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Environmental fate & pathways

Endpoint summary

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Perfluoromethyl vinyl ether (PMVE) is a gas at ambient conditions (boiling point is equal to -26 °C) and it is characterized by a limited water solubility. The value of water solubility of 31.5 mg/l was experimental determined in a completely sealed system with an atmosphere saturated with PMVE, therefore, although the value of 31.5 mg/l itself reveals a slight water solubility, it represents an overestimation of the actual water solubility of PMVE in the natural system since the experimental conditions did not represent the natural conditions

The Henry’s Law constant of PMVE was calculated to be 32100 Pa m3/mol (HENRYWIN v3.20, EPI Suite v4.0), suggesting that the substance rapidly volatizes from water to the air. In fact the Guidance on Information Requirements and Chemical Safety Assessment Chapter R.7a: Endpoint Specific Guidance, Appendix R.7.1-4 indicates that substances with a Henry's Law constant of around 1 hPa m3/mole rapidly volatilise from water.

Due to the gaseous nature of the substance and its distribution to the atmosphere, as well as the consequent difficulty to appropriately test PMVE and provide meaningful results, no experimental adsorption/desorption data are reported. However, in order to evaluate the potential adsorption to soil and sediment of PMVE despite the fact that it is expected to rapidly distribute to the atmosphere, QSAR calculation have been performed (KOCWIN model, v.2.0, EPI Suite v 4.0) resulting in Koc = 96.38 L/Kg (calculated by MCI method) and Koc = 41.68 L/Kg (calculated from log Kow). As indicated in the Guidance on Information Requirements and Chemical Safety Assessment Chapter R.7a: Endpoint Specific Guidance, Appendix R.7.1.15 (Adsorption/Desorption), substances with a Koc below 500 -1,000 L/Kg are generally unlikely to adsorb to sediment. The estimated Koc values of PMVE indicates that the potential adsorption of PMVE to soil and sediment is expected to be low.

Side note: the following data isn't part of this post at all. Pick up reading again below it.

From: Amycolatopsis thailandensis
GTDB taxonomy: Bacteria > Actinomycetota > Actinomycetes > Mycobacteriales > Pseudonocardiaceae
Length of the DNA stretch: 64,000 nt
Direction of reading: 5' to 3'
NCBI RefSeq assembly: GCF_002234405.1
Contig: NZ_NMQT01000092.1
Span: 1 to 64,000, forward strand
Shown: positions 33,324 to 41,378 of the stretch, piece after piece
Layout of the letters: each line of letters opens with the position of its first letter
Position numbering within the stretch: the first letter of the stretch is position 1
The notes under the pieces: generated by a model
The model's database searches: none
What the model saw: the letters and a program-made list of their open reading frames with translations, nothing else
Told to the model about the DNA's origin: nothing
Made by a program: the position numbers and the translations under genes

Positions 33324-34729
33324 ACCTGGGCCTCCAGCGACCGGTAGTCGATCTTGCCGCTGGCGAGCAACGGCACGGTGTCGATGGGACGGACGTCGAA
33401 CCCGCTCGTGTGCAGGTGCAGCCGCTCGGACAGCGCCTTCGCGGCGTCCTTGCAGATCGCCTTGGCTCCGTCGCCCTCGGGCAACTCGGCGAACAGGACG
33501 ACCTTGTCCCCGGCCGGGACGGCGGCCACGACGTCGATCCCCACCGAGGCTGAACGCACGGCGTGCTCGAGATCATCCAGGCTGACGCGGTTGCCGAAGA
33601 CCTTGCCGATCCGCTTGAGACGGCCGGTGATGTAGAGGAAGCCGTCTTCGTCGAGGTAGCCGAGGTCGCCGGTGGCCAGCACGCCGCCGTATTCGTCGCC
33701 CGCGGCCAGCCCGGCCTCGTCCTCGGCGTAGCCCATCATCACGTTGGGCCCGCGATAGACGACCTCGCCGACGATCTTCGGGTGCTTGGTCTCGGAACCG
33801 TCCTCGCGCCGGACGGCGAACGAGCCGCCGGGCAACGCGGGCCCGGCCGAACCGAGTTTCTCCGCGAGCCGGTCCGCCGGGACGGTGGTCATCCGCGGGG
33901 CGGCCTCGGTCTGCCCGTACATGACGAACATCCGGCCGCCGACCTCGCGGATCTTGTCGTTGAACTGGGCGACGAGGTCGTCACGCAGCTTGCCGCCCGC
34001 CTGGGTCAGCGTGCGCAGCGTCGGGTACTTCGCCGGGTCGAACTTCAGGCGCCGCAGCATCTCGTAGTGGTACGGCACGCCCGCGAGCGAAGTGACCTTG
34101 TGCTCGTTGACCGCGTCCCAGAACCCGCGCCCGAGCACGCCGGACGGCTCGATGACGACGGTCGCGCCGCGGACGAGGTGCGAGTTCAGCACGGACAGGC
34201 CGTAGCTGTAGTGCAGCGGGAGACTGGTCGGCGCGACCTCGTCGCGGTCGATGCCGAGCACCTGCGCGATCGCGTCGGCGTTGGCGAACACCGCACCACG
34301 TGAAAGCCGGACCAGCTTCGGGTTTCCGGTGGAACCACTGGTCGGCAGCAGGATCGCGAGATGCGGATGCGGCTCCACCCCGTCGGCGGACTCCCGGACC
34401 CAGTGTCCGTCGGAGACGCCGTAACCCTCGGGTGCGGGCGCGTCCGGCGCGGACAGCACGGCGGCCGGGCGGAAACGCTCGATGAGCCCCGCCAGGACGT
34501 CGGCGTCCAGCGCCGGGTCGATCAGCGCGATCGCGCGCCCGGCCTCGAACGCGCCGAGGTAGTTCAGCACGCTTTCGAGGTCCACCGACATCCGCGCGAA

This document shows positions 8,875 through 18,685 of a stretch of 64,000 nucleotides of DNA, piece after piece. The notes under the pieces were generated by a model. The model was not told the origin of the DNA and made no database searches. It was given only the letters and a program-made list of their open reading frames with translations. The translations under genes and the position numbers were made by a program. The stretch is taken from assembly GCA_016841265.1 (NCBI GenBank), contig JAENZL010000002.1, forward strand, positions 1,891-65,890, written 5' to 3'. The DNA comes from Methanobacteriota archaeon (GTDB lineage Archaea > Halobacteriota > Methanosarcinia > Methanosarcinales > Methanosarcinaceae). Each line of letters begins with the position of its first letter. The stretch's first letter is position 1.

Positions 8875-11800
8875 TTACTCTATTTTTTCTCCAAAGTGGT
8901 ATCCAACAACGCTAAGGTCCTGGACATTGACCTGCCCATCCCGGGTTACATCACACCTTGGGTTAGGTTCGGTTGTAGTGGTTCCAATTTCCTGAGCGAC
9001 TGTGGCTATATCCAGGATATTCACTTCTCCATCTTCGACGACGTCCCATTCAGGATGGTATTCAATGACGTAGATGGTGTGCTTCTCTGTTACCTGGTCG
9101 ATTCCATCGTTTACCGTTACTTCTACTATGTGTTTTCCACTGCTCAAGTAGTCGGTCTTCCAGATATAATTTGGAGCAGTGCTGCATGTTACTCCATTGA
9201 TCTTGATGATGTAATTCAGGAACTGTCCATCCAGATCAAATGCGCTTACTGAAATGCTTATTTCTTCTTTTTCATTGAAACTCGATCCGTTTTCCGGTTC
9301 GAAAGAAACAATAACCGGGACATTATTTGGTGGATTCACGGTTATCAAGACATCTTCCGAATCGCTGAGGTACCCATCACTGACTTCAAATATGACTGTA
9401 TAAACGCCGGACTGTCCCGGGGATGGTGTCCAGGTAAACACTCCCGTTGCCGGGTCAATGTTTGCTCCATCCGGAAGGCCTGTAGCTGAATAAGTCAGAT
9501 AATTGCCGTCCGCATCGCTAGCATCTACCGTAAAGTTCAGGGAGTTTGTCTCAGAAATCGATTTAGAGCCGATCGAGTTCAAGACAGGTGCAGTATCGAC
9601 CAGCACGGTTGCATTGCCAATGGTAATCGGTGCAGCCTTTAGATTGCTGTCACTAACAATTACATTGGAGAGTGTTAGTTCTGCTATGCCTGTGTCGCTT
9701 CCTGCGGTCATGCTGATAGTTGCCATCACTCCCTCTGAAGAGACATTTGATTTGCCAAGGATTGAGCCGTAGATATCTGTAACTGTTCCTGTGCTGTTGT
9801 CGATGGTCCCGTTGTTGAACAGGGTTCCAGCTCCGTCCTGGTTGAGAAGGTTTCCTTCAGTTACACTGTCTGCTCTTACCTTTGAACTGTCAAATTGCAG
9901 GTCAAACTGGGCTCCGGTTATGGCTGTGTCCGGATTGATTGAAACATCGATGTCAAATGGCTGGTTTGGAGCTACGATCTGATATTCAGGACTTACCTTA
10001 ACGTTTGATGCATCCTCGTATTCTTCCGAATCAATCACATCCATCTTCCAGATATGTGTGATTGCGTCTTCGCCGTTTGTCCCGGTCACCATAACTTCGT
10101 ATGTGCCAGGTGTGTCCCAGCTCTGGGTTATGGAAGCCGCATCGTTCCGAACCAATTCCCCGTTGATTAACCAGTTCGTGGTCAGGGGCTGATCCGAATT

Basing on its physico-chemical properties PMVE is expected to primarily and rapidly distribute to the atmosphere.

This tendency is also confirmed by the results from the EQC Fugacity III Model (Version 2.02, The Canadian Centre for Environmental Modelling and Chemistry, May 2003).

The Level III fugacity model predicts partitioning between four environmental compartments (air, soil, sediment and water) using a combination of default parameters and various input physico-chemical parameters. The model was run assuming emissions only to air. In fact, in case of an accidental emission, PMVE is uniquely released to air, because of its volatility at ambient conditions and boiling point of -26 °C.

The environmental fate of the substance, assessed through the model, confirmed that, following emissions in air, PMVE remains in this compartment. The rates of transfer to soil and water are very low and only negligible amounts of the total emission remain in these media and in sediment.